She really needs a veterinary examination as soon as possible. Radiographs to look for a collapsed disc space or arthritis of the spine and hip dysplasia would be helpful. We need to know what the problem is to treat it successfully.

If those look fine then an MRI of her spinal cord in the back of the body will be helpful.

Pain and inflammation in arthritic and inflammatory conditions is controlled with nonsteroidal anti-inflammatories like Deramaxx, Metacam, or Rimadyl as well as pain medications such as Tramadol and/or Gabapentin.
You can use these prescription medications with the omega 3's and glucosamines if arthritis or hip dysplasia is diagnosed. These nutraceuticals help improve cartilage and joint fluid health as well as reduce inflammation.

I recommend using a combination of a glucosamine/chondroitin product (examples are Dasuquin or Cosequin) and an omega 3 fatty acid (like 3V Caps or Derm Caps). I recommend an omega 3 fatty acid dose based upon the EPA portion (eicosapentanoic acid) of the supplement as if we do that the rest of the supplement will be properly balanced. Give her 20mg of EPA per pound of body weight per day. For example an 80 pound dog could take 1600mg of EPA per day. Omega 3's and glucosamine/chondroitins work synergistically and improve cartilage health and joint fluid quality and quantity as well as reducing inflammation. They can take several weeks to see full improvement but some dogs do very well with them alone. They are available over the counter.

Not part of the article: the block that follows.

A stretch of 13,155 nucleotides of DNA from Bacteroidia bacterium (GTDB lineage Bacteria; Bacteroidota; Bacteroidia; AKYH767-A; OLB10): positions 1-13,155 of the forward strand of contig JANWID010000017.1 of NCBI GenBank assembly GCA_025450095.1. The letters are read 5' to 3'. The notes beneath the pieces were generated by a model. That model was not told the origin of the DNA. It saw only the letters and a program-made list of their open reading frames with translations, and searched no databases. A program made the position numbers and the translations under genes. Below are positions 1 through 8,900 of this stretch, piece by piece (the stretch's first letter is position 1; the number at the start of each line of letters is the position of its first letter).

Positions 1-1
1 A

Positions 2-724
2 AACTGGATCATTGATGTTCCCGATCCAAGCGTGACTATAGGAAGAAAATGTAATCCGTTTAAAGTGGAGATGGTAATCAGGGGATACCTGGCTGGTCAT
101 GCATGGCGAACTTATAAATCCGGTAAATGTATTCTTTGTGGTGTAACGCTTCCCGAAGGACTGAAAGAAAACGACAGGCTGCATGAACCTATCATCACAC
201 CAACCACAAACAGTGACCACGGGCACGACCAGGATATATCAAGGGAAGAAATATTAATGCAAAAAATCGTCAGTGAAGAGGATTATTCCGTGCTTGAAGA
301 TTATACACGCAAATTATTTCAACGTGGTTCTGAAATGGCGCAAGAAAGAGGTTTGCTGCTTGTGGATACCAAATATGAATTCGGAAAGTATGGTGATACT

Another option is a product called Duralactin. This is an anti-inflammatory product derived from milk proteins and it also has omega 3 fatty acids incorporated into it which can be very helpful. See this link for further information:

There is no treatment for myelopathy, unfortunately. We can only truly diagnose that condition after death because it requires a biopsy of spinal cord tissue. We usually rule out everything else and with a history of little to no pain and a gradual onset then we assume it is myelopathy. There is a blood test that looks for genetic markers for myelopathy. If you want to test her for the disease there is a blood test available which is pretty accurate. Here is a link to a website which will give you information about how to get her tested:

If she is not responding to cortisone or nonsteroidal anti-inflammatories then I think that more diagnostic testing should be done. An MRI of her spinal cord will help diagnose intervertebral disc disease or lumbosacral stenosis. Those conditions can be treated surgically.

In the meantime try and keep your pup quiet. With spinal instability the more they do, especially jarring activities like running and stairs, the faster the condition can progress.

Please let me know if you have any further questions.

Customer: replied 1 year ago.
It really seems to be one leg (left hind) that seems to be weak. I held her up and lifted her right leg and she was able to support herself on her left leg. I've also massaged with touched all around her bad leg and she does not seem to have pain. Is this an emergency situation, or can I wait until Monday?
Expert:  Dr. Kara replied 1 year ago.

Thank you for the further information. I think if her condition is stable, she is happy otherwise, and eating well as long as you can rest her and get her in and out to eliminate she can wait until Monday to see her regular veterinarian.

But if her symptoms seem to be rapidly worsening then having her seen on an emergency basis is best.